Bernardo Pacquing: A Spectacle of Coming Together
About the Event
Silverlens is pleased to present A Spectacle of Coming Together by Bernardo Pacquing. The artist's latest solo show marks his seventh in the gallery. Using numerous mediums ranging from paint to wood, Pacquing's paintings and assemblages continue to defy common notions of abstraction.
For this presentation, Pacquing continues to extract pictorial elements from found objects by reinscribing it with motifs of space, color, and line through forms that displace past assumptions and host new meanings. He takes fragments once part of a forgotten whole – broken rulers, rusted screws, sea detritus, reclaimed wood – causing them to withdraw from their homogenous use by highlighting their fundamental qualities.
Pacquing's language of abstraction is a gradual process of complicated gestures set on building and grafting. In this new series of paintings and assemblages, he takes visual cues from aged wood from ruined houses buried under volcanic soil. Each canvas begins with an underpainting, a classic Renaissance technique used to advise the tone and color of a painting. His practice is unusual in the way he uses black as a structural base before slowly multiplying layers to as many as eighteen or more with each coating different from the next. Oil paint is mixed with materials typically used in the construction industry like tile adhesive, which shows as translucent yellow on the canvas. The expressive lines, blocks of color, thickened clumps, and drip markings show impressions of what could be a step ladder or a pile of bricks. The abstraction strips the block shapes of context and meaning until what remains are the detailed surface textures of the canvas. The viewer is then confronted by a large scale object where its own connected physical characteristics are its own – vital and independent.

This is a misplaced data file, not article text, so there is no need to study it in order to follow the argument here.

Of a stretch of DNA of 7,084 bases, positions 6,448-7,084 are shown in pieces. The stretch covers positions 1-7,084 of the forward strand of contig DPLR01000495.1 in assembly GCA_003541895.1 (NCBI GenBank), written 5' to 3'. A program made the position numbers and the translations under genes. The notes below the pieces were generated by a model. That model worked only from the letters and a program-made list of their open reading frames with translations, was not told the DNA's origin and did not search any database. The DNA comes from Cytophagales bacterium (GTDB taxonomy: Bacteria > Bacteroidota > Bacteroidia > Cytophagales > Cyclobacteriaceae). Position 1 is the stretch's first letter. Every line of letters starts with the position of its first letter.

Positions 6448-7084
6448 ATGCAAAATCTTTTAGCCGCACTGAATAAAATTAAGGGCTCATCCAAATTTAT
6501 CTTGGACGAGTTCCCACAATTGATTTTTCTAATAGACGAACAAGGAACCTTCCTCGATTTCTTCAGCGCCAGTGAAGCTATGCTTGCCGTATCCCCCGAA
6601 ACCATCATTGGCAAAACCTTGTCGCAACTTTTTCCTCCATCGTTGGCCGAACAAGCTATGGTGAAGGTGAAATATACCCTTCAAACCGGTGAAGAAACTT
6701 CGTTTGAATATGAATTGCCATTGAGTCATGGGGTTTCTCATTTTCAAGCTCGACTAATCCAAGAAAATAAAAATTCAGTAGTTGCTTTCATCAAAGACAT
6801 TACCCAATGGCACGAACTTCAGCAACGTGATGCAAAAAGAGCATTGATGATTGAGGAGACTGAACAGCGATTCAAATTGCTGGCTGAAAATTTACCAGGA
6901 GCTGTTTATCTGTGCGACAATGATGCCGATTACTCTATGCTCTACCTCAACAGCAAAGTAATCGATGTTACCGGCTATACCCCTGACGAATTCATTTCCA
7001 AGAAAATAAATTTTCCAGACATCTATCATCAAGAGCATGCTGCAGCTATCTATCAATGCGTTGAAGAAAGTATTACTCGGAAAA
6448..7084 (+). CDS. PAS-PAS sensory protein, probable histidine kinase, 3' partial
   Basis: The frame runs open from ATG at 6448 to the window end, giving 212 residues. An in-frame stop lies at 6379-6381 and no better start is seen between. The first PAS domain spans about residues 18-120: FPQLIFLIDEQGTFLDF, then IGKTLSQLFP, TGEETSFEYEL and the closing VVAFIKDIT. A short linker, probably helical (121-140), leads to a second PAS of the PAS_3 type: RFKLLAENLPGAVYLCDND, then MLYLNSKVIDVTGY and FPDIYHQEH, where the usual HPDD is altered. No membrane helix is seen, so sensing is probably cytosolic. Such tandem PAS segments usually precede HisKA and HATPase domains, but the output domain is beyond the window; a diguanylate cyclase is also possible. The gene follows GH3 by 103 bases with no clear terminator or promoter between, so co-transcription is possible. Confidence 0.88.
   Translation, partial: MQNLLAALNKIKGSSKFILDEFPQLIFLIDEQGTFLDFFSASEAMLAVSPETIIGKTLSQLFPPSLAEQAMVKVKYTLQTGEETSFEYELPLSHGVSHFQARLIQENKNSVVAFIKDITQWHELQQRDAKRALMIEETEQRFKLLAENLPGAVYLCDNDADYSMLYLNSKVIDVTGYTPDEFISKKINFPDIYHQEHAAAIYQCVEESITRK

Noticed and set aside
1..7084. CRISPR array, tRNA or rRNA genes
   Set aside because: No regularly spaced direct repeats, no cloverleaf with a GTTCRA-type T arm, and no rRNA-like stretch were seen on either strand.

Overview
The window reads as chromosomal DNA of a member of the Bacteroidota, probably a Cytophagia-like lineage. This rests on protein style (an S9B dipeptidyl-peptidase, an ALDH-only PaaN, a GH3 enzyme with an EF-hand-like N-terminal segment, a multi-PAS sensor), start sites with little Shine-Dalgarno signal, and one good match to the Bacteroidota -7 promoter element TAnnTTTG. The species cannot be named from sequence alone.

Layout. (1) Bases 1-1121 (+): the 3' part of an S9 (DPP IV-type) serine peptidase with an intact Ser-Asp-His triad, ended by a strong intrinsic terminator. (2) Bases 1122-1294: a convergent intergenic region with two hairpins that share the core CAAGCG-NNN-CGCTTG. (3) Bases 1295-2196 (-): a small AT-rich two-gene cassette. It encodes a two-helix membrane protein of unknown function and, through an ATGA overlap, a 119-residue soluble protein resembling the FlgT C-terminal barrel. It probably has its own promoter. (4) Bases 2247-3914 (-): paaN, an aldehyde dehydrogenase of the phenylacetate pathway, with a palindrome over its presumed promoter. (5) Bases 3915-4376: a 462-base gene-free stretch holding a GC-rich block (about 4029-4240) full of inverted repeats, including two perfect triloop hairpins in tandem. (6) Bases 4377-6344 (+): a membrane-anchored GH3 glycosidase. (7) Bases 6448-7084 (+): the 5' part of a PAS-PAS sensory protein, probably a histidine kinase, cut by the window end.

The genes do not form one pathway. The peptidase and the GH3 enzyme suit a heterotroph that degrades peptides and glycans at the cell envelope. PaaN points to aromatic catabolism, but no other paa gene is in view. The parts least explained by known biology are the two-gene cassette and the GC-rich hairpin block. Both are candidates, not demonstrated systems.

On assemblages, Pacquing takes risks by seemingly grafting one object on to another in the act of contaminating material codes. In one work, a block of darkened wood is inserted by strips of packing carton with the paper cells exposed sideways. Another is of a cindered block with a black trail of hardened resin pooling at its bottom. On canvas, the act of grafting becomes a form of binding with a large work made from discarded camping gear compressed between two pieces of wood and hoisted by ripcord. It is dominated by messy swathes of gray, emulsified black and beige color. Another work is made of bent wood slab painted black and white with its center grounded by a weathered furniture leg tied by thick rope with its ends let loose. This is a consistent theme found in Pacquing's oeuvre, where he uses sculptural forms to reinforce ideas of simplified geometry.
For a sculpture park in Pampanga, its genesis grew from the same excavated century-old wood used for the series above. The material is removed from being the ruined structure of a house into a cluster of domes as if in a village or a community. The large-scale installation becomes a site of art-making and play for both kids and grownups. They are differently made and layered like his canvases. Domes hark back to pre-history when it was used to provide shelter to the first civilizations. At its most essential, they are half-spheres adopting shapes like triangles for structural strength.
It is these schematized shapes found in Pacquing's work that allow the experience of it to exist in shifting space, varying contexts. It can be many things to many people with its meaning refusing to remain static long after it is articulated.
-Josephine V. Roque
A Spectacle of Coming Together is on view from 22 February to 21 March 2020 at Silverlens, 2263 Don Chino Roces Avenue Extension, Makati City. For inquiries, contact firstname.lastname@example.org or +632-8816-0044.